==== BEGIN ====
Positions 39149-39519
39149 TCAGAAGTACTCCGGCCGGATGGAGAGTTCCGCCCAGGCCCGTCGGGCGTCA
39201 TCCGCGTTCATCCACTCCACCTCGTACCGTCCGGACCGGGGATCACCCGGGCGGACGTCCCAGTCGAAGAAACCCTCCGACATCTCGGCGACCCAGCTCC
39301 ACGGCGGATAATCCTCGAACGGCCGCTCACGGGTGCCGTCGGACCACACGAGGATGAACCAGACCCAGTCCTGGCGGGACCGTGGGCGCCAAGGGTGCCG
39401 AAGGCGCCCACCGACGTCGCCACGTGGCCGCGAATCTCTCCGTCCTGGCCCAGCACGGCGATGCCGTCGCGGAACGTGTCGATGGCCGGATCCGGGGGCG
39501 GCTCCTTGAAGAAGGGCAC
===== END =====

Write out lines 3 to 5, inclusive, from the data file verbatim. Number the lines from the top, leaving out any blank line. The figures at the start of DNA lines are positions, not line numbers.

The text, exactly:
39201 TCCGCGTTCATCCACTCCACCTCGTACCGTCCGGACCGGGGATCACCCGGGCGGACGTCCCAGTCGAAGAAACCCTCCGACATCTCGGCGACCCAGCTCC
39301 ACGGCGGATAATCCTCGAACGGCCGCTCACGGGTGCCGTCGGACCACACGAGGATGAACCAGACCCAGTCCTGGCGGGACCGTGGGCGCCAAGGGTGCCG
39401 AAGGCGCCCACCGACGTCGCCACGTGGCCGCGAATCTCTCCGTCCTGGCCCAGCACGGCGATGCCGTCGCGGAACGTGTCGATGGCCGGATCCGGGGGCG